Tuesday, March 6, 2007

Epinal images

In my blog banner, the man and a woman walking on their hands symbolize, of course, the antipodean theme of an upside-down world. This engraving was created by a celebrated French printer named Jean Charles Pellerin [1756-1836] in the city of Epinal, in the Vosges mountains. Since then, brightly-colored drawings of this simple style are referred to as Epinal images. Besides, this expression is often used metaphorically to designate an over-simplified, almost childish, vision of a complex situation.

Why am I talking of Epinal and its simplistic but charming images? Well, a modern hospital in that city is equipped with radiation therapy equipment for treating cancer patients. And it has just been revealed that, in 2004 and 2005, two dozen patients received excessive doses of radiation. Four have died, and ten have grave sequels. The explanation for these catastrophic errors is almost unbelievable. The operator manual for the radiation equipment was written in English only, and the medical staff at Epinal were apparently unable to understand it correctly!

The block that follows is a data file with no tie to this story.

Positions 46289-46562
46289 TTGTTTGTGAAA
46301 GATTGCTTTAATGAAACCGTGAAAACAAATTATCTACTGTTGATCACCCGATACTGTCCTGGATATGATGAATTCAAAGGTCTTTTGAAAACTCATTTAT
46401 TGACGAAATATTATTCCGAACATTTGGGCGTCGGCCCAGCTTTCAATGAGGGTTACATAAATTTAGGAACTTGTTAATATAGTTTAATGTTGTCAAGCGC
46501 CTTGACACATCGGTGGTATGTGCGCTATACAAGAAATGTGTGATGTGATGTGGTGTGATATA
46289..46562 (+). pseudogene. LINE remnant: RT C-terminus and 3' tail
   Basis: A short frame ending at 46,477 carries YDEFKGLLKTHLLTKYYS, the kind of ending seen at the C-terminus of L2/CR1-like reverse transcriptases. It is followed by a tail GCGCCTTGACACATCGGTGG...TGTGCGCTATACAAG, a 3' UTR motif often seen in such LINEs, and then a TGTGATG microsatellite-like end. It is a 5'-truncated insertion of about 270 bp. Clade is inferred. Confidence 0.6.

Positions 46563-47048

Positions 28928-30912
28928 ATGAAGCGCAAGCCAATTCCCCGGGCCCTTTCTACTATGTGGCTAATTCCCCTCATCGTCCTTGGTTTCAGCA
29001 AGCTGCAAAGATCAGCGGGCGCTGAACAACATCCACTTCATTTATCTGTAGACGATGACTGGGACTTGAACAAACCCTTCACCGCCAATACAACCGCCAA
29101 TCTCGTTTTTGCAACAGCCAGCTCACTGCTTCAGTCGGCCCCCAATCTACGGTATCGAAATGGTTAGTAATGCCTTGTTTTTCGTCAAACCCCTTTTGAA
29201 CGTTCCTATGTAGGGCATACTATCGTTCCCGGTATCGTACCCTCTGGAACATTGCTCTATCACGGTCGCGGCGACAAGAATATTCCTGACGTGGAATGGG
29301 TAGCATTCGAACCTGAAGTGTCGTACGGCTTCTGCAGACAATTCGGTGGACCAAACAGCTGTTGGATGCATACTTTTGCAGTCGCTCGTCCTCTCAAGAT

As the saying goes, a picture is worth a thousand words. In my blog banner, you don't need any words to understand that those antipodean people are walking with their legs in the air. What a pity that the operator manual for the radiation therapy equipment wasn't packed with easily-understandable Epinal images.

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